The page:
Saudi Arabia continues to buy farmland in US

By Staff Writer

Jan 21, 2016 03:54 AM EST

Saudi Arabia and Persian Gulf countries are buying farmland in the US mostly in drought-hit areas in Southwest. A Saudi-based company bought 1,790 acres of farmland in California recently. Same company previously purchased 10,000 acres in Arizona. However, local farmers in California and Arizona are not happy over it.

Saudi Arabia-based companies grow alfalfa hay in California and Arizona and export it back to home country supplying for domestic dairy herds. The continuous buying of farmland and increasing cultivation for animal feed is showing a mark of interconnected world in real terms.

CNBC reports that Fondomonte California has bought 1,790 acres of farmland in Blythe, an agricultural town in California. This land is located along the Colorado River. Fondomonte has purchased the land for $32 million. Two years ago, Fondomont's parent company Saudi-based food giant Almarai bought 10,000 acres for $48 million. This land is located in Vicksburg in Arizona.  

The farmland buying by Saudi and other Gulf nations is causing concerns among local farmers. California and Arizona are already suffering from drought conditions. Exporting hay to Saudi Arabia to feed dairy herds is like exporting from the area, which is suffering from years of drought. 

"We're not getting oil for free. So why are we giving our water away for free?" La Paz County Board of Supervisors Chairman Holly Irwin told CNBC as published by Newser. He further said that "we're letting them come over here and use up our resources. It's very frustrating for me, especially when I have residents telling me that their wells are going dry."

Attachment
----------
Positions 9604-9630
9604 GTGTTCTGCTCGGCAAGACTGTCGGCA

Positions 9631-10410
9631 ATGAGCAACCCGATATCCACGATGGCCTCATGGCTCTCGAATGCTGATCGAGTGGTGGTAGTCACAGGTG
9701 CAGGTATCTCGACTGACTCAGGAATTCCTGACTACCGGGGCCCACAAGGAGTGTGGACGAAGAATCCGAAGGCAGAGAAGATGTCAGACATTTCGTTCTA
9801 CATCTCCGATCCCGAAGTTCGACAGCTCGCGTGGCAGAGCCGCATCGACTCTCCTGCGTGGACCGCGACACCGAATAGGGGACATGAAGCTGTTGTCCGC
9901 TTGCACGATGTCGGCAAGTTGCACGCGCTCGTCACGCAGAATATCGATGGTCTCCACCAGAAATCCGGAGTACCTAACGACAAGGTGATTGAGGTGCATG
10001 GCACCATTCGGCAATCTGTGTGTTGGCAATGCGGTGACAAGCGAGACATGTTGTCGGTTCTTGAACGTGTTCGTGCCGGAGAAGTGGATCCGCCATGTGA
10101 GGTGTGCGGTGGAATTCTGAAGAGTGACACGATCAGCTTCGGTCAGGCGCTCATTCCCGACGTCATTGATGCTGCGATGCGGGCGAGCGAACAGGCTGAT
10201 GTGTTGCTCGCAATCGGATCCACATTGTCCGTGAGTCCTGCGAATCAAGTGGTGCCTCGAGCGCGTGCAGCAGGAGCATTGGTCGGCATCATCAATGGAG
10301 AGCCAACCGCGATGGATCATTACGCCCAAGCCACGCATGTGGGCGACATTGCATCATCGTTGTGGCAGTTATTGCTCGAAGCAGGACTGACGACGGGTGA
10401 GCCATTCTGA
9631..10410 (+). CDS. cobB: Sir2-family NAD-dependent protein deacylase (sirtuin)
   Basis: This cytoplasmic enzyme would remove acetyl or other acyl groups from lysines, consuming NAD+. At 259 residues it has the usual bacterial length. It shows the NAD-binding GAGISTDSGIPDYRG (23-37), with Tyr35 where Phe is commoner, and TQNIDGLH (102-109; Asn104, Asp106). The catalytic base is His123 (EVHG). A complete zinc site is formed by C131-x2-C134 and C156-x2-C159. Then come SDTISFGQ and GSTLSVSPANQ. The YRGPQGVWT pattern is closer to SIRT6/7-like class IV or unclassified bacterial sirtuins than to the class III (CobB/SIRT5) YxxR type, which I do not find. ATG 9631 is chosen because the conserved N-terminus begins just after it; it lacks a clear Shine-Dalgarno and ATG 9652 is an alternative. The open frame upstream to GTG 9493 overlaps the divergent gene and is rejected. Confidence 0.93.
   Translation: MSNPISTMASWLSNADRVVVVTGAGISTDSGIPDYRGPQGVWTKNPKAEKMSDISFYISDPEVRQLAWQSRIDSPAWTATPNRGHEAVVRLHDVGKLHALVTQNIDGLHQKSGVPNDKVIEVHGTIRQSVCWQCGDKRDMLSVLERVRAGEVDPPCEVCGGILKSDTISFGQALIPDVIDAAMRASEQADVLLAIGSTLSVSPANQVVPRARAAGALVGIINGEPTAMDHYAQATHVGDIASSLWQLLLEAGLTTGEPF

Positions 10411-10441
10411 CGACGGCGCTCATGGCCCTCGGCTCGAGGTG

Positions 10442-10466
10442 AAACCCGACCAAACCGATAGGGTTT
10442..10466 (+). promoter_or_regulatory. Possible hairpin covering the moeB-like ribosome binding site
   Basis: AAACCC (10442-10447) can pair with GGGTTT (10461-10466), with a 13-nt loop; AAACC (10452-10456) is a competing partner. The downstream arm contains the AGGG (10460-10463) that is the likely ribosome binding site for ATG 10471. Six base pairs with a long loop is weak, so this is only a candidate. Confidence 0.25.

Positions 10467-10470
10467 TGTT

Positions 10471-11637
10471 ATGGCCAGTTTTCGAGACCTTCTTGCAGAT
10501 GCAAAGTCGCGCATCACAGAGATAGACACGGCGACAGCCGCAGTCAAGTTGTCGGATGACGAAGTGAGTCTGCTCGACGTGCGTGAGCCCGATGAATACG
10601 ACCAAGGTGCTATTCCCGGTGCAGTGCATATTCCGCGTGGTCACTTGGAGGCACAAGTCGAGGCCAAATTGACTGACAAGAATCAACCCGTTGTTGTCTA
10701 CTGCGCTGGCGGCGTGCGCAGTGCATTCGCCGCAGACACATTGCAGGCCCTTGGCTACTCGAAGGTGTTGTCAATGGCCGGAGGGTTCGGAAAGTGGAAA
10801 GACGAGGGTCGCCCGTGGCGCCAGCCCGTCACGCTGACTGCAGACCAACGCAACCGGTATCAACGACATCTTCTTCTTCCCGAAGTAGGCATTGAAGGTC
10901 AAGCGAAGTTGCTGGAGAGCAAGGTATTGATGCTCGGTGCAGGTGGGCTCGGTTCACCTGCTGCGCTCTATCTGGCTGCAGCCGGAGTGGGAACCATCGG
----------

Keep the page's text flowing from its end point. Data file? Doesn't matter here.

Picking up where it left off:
Growing alfalfa hay and exporting back to home country is as equal as exporting water. Because, Saudi Arabia doesn't want to waste its water serves for growing alfalfa hay. 

After the California farmland purchase, the Saudi company Fondomonte said: "The deal forms part of Almarai's continuous efforts to improve and secure its supply of the highest quality alfalfa hay from outside the (Kingdom of Saudi Arabia) to support its dairy business. It is also in line with the Saudi government direction toward conserving local resources." 

The local development and groundwater pumping for irrigation has resulted in drop in groundwater table. This has been dropping every year since 2010. So far ground water table fell by 50 feet in parts of La Paz county. State documents reveal there are minimum 23 water wells on lands being irrigated by Alamarai. Each well has water source capacity to pump over 100,000 gallons per day, as published in a report by Zero Hedge.

Keith Murfield, CEO of United Dairymen of Arizona, a Tempe-based dairy cooperative whose members also buy alfalfa, said: "They have decided that it's better to bring feed in rather than to empty their water reserves. This will continue unless there's regulations put on it."

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